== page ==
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Most entrepreneurs tackle the start-up phase of launching their small business with a scrappy, wear-many-hats, get-it-done-at-all-costs mentality. Figuratively speaking, they have to build the plane and fly it at the same time or otherwise risk getting stuck in analysis paralysis.
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But if you don’t pay enough attention to the basics of your company’s finances, how can you sustain the growth that comes from your hard-earned success? After all, one key to survival is containing costs while keeping your finger on the pulse of revenue and expenses.
Zoe Bogan, founder and CEO of ZB Agency, asserts in a recent AARP webinar that “every entrepreneur needs a trusted money team” as they transition from solo-preneur to business leader. Hiring a reliable bookkeeper and accountant can mean the difference between increasing revenue and leaving money on the table. Yet research shows that only 26 percent of small-business owners consult regularly with an accountant or a bookkeeper.
Understanding the difference between accounting and bookkeeping — and the value of both — can help you make smarter strategic decisions and maintain a better view of the financial health of your small business.
Meet your money team
Even after studying books and taking courses in entrepreneurship, small-business owners should continue to seek ways to improve their approach to their company’s finances. There’s always something to learn, even if you choose to outsource many of the financial responsibilities of your operation.
Consider the differences among the key functions of your financial team.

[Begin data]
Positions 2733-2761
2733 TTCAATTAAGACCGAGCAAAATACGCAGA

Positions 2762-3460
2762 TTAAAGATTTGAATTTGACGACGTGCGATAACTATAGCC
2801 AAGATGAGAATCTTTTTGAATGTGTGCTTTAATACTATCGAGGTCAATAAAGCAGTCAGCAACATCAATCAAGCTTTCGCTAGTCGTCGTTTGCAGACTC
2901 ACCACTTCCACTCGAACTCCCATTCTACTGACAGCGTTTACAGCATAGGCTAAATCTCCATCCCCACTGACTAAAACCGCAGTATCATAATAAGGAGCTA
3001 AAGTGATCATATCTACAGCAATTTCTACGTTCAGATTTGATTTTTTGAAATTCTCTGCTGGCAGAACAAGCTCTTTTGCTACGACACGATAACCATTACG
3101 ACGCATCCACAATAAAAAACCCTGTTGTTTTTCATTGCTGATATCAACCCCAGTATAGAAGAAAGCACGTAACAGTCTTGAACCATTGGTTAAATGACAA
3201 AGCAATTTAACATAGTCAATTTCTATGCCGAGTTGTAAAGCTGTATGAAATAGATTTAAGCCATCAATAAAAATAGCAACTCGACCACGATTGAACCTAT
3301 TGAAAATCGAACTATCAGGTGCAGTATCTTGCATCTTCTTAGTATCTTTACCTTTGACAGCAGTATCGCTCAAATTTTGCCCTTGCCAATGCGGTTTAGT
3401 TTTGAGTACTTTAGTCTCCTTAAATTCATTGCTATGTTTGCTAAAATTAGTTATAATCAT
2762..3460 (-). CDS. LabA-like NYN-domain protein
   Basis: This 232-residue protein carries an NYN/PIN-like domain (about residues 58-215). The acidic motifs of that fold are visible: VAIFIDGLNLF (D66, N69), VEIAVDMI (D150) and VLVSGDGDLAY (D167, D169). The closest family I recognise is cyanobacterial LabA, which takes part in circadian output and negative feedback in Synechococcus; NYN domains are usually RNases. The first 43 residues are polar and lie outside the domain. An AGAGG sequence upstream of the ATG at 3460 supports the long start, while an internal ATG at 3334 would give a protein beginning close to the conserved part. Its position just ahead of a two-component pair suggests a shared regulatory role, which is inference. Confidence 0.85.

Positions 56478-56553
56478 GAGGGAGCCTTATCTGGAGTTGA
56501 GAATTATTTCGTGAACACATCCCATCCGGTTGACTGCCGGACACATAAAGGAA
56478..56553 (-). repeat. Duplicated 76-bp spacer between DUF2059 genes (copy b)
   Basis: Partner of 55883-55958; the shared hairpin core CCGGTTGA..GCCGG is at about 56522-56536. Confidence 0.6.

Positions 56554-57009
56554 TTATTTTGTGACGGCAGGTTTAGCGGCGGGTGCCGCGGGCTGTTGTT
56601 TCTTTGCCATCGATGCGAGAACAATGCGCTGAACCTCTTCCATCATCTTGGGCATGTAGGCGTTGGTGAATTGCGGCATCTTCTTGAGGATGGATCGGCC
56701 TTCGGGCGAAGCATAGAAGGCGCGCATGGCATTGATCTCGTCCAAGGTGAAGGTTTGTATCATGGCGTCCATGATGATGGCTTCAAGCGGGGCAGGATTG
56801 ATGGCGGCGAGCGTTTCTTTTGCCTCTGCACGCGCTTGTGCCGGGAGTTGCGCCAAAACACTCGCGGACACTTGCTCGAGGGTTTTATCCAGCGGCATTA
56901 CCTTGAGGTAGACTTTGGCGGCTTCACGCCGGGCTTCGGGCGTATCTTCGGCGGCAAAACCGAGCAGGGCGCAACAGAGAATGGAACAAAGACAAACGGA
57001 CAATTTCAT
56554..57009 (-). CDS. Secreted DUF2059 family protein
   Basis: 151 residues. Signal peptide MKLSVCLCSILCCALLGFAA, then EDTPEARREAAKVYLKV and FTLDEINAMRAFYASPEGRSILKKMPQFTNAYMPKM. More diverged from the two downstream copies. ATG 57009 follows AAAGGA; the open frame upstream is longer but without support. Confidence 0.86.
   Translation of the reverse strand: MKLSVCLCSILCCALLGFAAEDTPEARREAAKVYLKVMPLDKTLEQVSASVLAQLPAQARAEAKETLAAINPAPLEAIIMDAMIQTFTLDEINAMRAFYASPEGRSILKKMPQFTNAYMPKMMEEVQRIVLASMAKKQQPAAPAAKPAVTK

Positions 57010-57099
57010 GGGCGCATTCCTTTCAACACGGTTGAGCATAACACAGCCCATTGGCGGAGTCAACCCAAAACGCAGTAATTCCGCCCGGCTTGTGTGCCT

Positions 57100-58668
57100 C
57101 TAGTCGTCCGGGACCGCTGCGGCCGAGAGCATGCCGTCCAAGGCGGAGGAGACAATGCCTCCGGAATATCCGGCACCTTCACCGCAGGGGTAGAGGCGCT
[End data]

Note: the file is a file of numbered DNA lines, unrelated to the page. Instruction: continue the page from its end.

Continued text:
Chief financial officer: The CFO is responsible for tracking cash flow, financial planning and understanding the company’s financial strengths and weaknesses. This top executive can propose corrective actions and help you think strategically about the direction and profitability of your business. There are also fractional CFOs, who work with businesses on a part-time or contractual basis. Nancy Jacobson, a fractional CFO who was the winner of AARP’s 2020 Make Your Move contest, says these CFOs are becoming critical for start-ups and small businesses.
A small-business enthusiast and certified financial accountant, Jacobson believes that many small ventures fail because their owners don’t know how to make sense of their budgeting and cash-flow scenarios. Many need help tracking their finances but aren’t bringing in enough revenue yet to justify a monthly retainer. That’s why Jacobson launched Xtended Financial Resources, a fractional CFO service for small businesses that need affordable financial guidance.
Accountant: Your accountant is responsible for compiling financial statements, managing tax preparation and overseeing audits. Accountants can be an expensive investment, sometimes four times the hourly rate of a bookkeeper. But think of them as team members who play the long game. They should not record and maintain the daily transactions of your business. Develop a system in which you check in with your accountant quarterly, and keep the conversation focused on the big-picture financial concerns.
Bookkeeper: A bookkeeper is responsible for recording financial transactions and ensuring the accuracy of your journals and ledgers. They can calculate government remittances and create internal financial statements. It’s important that you understand how to keep accurate records of your day-to-day transactions, but be mindful of when it may be more efficient to hire a bookkeeper. When your business reaches the point that personally maintaining your financial books detracts from time you could spend growing your enterprise, you should outsource this task.